Journal of Transportation Safety & Security (JTSS), an official journal of CTR and Beijing Jiaotong University, is abstracted/indexed in: EBSCOhost Online Research Databases; Elsevier Scopus; TRID: Transportation Research Information Services & International Transportation Research Documentation Database; and Social Sciences Citation Index. JTSS’s current impact factor is 3.000 with a citation score of 2.9.

JTSS most read articles

  • Interactions between cyclists and automated vehicles: Results of a photo experiment
  • Exploring the Relationship Between Average Speed, Speed Variation, and Accident Rates Using Spatial Statistical Models and GIS
  • Effectiveness of finite-element modelling of damage and injuries for explosions inside trains
  • An exploratory study on the effects of human, technical and operating factors on aviation safety

JTSS most read special issues

  • Driving Simulation Experiments and Behavior Analyses
  • Highway Design and Road Safety

 

How CTR Makes a Difference

Mareike Ortmann has worked with the TDOT Long Range Planning Division since 2009. Since 2015, she has assisted TDOT to develop Rural Regional Transportation Plans for the state’s 12 Rural Planning Organizations (RPO). These extensive plans include identifying existing infrastructure, analyzing socio-economic and traffic data, and pinpointing potential, current, and future transportation needs. Mareike is also creating an “RPO Manual” for the State of Tennessee outlining the role and responsibilities of Tennessee’s RPOs. The manual will be used primarily by TDOT and the RPOs as a resource and guide.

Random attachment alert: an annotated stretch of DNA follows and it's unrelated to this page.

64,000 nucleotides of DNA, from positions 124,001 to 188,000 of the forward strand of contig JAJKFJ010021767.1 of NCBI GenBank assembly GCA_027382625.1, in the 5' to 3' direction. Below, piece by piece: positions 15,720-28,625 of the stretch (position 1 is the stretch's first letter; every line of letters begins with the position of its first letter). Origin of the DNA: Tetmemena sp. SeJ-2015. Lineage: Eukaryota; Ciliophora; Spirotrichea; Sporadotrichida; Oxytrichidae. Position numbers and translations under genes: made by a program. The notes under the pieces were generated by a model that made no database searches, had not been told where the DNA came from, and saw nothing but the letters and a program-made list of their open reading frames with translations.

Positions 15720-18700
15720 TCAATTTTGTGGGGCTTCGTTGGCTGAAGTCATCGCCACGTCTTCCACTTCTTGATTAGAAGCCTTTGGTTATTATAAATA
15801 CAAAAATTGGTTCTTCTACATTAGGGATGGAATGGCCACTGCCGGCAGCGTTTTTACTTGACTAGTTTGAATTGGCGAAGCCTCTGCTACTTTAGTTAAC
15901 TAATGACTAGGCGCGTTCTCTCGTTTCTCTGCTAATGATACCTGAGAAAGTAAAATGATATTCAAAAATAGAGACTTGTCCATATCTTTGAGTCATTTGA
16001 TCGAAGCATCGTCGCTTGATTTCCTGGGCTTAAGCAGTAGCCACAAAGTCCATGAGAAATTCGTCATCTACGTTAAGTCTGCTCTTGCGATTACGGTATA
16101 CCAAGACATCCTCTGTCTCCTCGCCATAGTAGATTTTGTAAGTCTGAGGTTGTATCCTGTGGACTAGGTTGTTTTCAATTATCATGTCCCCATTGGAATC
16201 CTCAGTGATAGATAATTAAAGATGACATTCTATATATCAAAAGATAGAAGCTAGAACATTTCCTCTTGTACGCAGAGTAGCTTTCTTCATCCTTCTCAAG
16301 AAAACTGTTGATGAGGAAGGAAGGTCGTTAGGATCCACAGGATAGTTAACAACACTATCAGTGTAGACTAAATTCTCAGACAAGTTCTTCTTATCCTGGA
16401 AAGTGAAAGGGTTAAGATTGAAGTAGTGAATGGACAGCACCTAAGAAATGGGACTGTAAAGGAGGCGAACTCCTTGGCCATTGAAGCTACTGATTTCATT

CTR’s Dr. David Clarke has been training railroad workers, managers, and consultants across the US for decades. Since 2012 he has delivered over 150 courses to nearly 2,500 attendees with over 50,000 contact hours. The most-demanded class is Railroad Track Inspection and Safety Standards, which focuses on Federal Railroad Administration (FRA) safety standards that all railroad employees must have to keep up with FRA standards and safety guidelines. CTR’s Rail training program offers six regular courses and can create custom classes for companies with specific needs. Student have high praise for these courses: “The value of this course can’t be overstated; it is accessible to students with limited to no experience and a great refresher to those with great experience levels.”